We found what are their most valid arguments

and let's beef those up,

and then let's let them go head-to-head

in a boxing-chess match,

and then see where the chips fall.

- You were asking about Hasya, the Hollywood producer who

came in and was supposedly going to be the new secretary.

I think we were really interested in that storyline

because for a group that was all about enlightenment,

and being bigger than your ego, and not having jealousies,

I was very interested in the fact that it was like the

frailty of the human psyche that we all suffer from in our egos

to watching someone take power from you is never easy

no matter what gender you are or who you are as a human.

- When you start having Hasya, a rich woman from California

who had fairly recently come to the ranch,

Sheela felt threatened.

She suspected that there were other people now

who were having his ear.

- Bhaghwan even went so far as to call Sheela into his house

and to explain to her another corporation was to be set up,

and Hasya and John would run this corporation.

That made Sheela really, really angry.

[typewriter ding]

- I'd like to hear about the interviews with Jane Stork,

because that was, to my view, a more nuanced,

more difficult project of getting somebody who was

this gentle soul at heart to talk about how her devotion

led her to attempted murder.

- Bhaghwan is going to orchestrate his death.

Tomorrow, Devaraj is going to kill him.

We've got to stop it.

We have to do something.

If we can stop Devaraj,

if we can kill Devaraj,

Bhaghwan won't die.

Who will do it?

Nobody spoke.

We were all in shocked silence.

It was impossible.

It was just impossible that Bhaghwan should die.

But when somebody spoke and said, "I will do it,"

that was me.

That was my voice...

that rose up in that silence and said, "I'll do it."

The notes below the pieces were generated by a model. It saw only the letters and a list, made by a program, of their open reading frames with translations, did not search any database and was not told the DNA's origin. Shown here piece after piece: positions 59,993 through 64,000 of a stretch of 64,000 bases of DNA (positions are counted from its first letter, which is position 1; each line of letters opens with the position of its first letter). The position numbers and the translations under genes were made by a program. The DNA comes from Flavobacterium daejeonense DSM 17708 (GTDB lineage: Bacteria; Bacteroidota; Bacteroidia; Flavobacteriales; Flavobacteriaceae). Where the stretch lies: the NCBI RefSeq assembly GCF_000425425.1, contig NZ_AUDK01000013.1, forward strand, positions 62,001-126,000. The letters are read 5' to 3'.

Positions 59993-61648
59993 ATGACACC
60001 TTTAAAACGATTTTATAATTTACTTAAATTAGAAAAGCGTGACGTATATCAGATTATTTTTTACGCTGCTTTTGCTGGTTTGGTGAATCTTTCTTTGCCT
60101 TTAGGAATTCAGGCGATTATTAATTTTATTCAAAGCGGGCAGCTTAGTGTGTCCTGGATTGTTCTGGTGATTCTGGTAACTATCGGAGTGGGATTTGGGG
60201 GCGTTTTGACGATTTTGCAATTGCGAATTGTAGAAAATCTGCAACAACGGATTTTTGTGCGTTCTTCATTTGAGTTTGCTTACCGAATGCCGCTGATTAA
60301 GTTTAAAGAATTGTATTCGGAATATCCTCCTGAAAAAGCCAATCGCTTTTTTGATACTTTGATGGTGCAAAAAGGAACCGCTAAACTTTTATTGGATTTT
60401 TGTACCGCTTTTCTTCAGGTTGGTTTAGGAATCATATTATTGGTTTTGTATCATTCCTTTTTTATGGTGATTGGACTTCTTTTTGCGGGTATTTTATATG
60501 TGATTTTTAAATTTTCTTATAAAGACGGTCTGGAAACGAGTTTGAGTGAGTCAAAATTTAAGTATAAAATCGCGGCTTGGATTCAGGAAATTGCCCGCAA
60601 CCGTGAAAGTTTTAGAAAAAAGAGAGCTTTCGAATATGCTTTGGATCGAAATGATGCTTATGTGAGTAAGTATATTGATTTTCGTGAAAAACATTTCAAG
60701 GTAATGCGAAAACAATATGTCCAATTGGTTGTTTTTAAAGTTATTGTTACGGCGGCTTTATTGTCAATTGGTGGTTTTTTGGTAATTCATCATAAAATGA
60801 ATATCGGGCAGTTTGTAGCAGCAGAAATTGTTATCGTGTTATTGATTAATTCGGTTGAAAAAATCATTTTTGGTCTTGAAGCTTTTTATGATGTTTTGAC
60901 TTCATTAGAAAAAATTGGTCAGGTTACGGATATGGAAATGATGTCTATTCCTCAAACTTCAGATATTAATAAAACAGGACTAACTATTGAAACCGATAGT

- We spend a lot of time with our subjects before

we press record, and Jane was someone who was in Europe.

We also took a couple flights out there to spend time

with her, and her husband and her family,

and really get to know them.

We have honest conversations.

- She was an interesting counterweight, I thought, to--

because Noran the attorney, Philip, he is dyed in the wool

and he will defend Osho until the day he dies,

no doubt about it.

And that's why I was very interested in interviewing him

because I never thought it was a bad thing if we were

interviewing someone that has incredible agenda

or stakes in the interview.

And so Jane was somewhere that was,

her perspective was-- I wanted--

We talked about we wanted a Sannyasin that could give a

compelling argument for how destructive this was

in their lives, and I think that's what Jane was for us.

And Jane's life obviously was incredibly traumatized by

her joining the Sannyasins, but she was someone

that we spent a ton of time with.

One her big monologues, one of her big moments she has in the

series is when she walks you point, by point, by point,

by point the day that she tried to kill Bhaghwan's doctor

and ended up putting a needle in him to try

and kill him with adrenaline.

And I think that that probably isn't a answer that you were

going to get by parachuting in, and putting a camera on

and asking questions.

That's an answer that she knew was going to come up,

and she was going to have to deal with,

but we wanted to hopefully empower her

in a way to talk about that.

- I walked through the crowd.

I walked out the other side,

and I walked back to Jesus Grove

where I lived...

completely alone.

Nobody spoke to me and I spoke to nobody.